Becoming a parent is a huge change to the way you live your life, and if you happen to work from home, it will mean some even bigger changes to the way you work.
Not only do you have your business baby to take care of, but you have an actual human being to provide for as well. For many people, their business is like a child to them, so how do you cope with looking after two children when one of them is a real child.
Below are the four steps that you need to follow in order to successfully balance yours at home business with your new parental responsibilities.
Take Some Time Out
The most important thing to do as a new parent, especially if you work from home, is to take some time out. Becoming a parent is a huge cultural shift, and you need to give yourself time to adjust.
If you’re the mother, then – of course – your body will have been through a tremendous ordeal. You must give yourself at least a few weeks, if not months, of time alone with your child so that you can begin to bond and recuperate.
If you are the father or partner of the mother, then you will need to take some time to become a carer not just for your child, but for your other half too.
Working from home is all about having the flexibility in your working arrangements to plan work around your life, not the other way around. Try to organize a way for the business to manage without your for a month or two, or at least manage with minimal input from you.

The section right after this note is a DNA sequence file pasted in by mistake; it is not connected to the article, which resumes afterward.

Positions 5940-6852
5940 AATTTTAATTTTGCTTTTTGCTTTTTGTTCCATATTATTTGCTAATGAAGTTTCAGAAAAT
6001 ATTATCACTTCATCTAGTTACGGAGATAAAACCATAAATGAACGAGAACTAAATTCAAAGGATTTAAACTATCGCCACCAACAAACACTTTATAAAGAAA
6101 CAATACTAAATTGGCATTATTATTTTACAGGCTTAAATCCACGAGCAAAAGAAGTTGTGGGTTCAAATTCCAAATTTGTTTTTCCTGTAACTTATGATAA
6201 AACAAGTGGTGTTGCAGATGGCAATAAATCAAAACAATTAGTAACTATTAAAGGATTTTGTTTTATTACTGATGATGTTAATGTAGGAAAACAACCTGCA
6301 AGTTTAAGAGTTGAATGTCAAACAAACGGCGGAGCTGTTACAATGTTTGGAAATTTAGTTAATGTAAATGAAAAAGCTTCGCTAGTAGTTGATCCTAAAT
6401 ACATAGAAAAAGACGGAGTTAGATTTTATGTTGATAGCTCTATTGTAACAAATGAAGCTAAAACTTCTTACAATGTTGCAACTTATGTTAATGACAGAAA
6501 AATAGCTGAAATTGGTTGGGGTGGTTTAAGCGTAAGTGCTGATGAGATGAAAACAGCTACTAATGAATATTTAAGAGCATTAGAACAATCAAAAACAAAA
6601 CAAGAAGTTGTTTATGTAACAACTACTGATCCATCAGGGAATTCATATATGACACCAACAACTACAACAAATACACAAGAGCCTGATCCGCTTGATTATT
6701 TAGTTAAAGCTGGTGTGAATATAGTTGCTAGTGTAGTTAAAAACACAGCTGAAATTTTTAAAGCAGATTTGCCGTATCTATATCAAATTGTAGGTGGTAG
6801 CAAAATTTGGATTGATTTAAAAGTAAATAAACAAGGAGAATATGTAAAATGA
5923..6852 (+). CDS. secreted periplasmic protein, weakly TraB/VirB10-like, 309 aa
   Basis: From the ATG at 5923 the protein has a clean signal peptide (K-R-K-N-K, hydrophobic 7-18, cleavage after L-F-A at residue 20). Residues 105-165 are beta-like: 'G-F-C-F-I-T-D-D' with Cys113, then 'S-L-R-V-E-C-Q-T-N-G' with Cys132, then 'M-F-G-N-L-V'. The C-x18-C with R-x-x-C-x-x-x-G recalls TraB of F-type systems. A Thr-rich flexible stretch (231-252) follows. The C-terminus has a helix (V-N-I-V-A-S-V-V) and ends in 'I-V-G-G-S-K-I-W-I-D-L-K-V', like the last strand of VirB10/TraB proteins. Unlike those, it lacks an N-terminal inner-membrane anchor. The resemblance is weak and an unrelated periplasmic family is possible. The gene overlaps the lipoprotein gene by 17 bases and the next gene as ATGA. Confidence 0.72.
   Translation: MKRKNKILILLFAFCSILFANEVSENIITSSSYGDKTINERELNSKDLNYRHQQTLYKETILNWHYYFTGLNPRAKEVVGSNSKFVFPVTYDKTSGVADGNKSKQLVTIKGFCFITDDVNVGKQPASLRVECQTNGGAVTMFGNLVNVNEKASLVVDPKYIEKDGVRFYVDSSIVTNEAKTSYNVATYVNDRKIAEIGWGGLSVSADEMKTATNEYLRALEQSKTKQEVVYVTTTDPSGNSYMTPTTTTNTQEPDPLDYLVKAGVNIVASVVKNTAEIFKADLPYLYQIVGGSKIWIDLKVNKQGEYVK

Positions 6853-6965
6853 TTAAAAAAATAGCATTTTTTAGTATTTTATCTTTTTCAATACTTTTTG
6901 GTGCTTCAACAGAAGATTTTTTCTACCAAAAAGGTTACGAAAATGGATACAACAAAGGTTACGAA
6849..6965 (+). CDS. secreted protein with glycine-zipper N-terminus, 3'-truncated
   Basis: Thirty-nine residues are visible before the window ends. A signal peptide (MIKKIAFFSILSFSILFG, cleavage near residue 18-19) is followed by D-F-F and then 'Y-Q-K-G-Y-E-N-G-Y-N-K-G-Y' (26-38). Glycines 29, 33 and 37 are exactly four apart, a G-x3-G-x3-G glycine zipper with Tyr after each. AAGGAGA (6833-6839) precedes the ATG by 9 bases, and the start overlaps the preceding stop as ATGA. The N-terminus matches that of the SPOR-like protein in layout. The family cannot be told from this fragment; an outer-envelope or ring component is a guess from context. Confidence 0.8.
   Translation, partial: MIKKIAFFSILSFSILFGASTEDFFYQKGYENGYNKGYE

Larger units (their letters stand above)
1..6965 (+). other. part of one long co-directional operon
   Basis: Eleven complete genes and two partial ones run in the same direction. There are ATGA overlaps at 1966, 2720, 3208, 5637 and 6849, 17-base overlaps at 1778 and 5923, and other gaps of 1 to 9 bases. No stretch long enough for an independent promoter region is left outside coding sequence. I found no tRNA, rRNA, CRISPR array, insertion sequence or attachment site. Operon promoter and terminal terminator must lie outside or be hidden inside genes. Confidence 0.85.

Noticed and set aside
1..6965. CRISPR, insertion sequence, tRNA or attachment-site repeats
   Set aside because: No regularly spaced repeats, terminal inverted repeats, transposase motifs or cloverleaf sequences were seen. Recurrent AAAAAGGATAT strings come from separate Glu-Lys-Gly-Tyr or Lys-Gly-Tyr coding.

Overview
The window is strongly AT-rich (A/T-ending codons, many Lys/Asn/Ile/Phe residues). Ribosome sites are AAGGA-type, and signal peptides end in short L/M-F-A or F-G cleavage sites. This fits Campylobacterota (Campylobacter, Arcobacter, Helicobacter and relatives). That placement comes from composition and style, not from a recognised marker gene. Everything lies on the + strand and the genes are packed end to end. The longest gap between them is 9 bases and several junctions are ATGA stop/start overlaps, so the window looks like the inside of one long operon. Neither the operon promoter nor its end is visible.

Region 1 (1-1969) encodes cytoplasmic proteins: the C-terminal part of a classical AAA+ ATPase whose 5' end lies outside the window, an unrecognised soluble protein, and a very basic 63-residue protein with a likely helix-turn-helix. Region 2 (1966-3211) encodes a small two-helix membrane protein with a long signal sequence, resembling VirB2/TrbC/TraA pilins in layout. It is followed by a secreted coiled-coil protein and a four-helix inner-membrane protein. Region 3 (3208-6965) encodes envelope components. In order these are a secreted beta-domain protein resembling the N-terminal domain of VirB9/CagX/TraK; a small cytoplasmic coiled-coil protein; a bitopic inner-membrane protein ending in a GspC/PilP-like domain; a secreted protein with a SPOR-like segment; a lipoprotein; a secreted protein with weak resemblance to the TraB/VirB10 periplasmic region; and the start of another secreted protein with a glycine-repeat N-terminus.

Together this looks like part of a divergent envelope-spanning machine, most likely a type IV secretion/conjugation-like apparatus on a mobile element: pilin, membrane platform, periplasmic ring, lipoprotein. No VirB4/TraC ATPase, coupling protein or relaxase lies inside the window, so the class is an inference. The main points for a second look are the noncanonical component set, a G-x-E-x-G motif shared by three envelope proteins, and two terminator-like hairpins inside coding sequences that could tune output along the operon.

See if you can utilize some automated software to take the reins on as much of the day to day processes as possible. If you have staff working for you, ensure that they are up to speed and can manage their responsibilities without relying on your for support.
Planning is key in the run-up to the birth. Ensure that by a week or two before the due date your business is practically self-sufficient, that way you know that you can take as much time to adjust to family life as you need – and you won’t be extremely stressed about your business should the baby decide to come early.
Ease Yourself Into
After you’ve taken a few months out to adjust to being a parent and you think you’ve got your routine figured out, you may start thinking about heading back to work.
Avoid the temptation to jump straight back in with a full working week. Not only are you out of practice and will need time to adjust back to the nine to five life, but you may find that you have piled a little more on your plate than you first anticipated.
In scenarios like this, it can quickly become a matter of pride, and many people don’t back off when things start getting difficult.
Instead, ease yourself back into the working world by doing just an hour or two each day. This may not seem like a lot, but after having been off work for a few months and also having to deal with a newborn, it will feel like quite a lot.
Especially as you will not have had a full nights sleep in a while due to your little bundle of joy’s sleeping pattern. As you begin to get to the point where you are managing comfortably, up the amount of work you are doing each day by a small amount.
Continue to do this until you are back to a full working week. The plus sides of approaching your return to work in stages are that it allows for a gradual transition, making the whole thing seem less daunting.
The other positive is that it can be very difficult for a new parent, especially a new mother, to go from spending all day with their child to leaving them all day.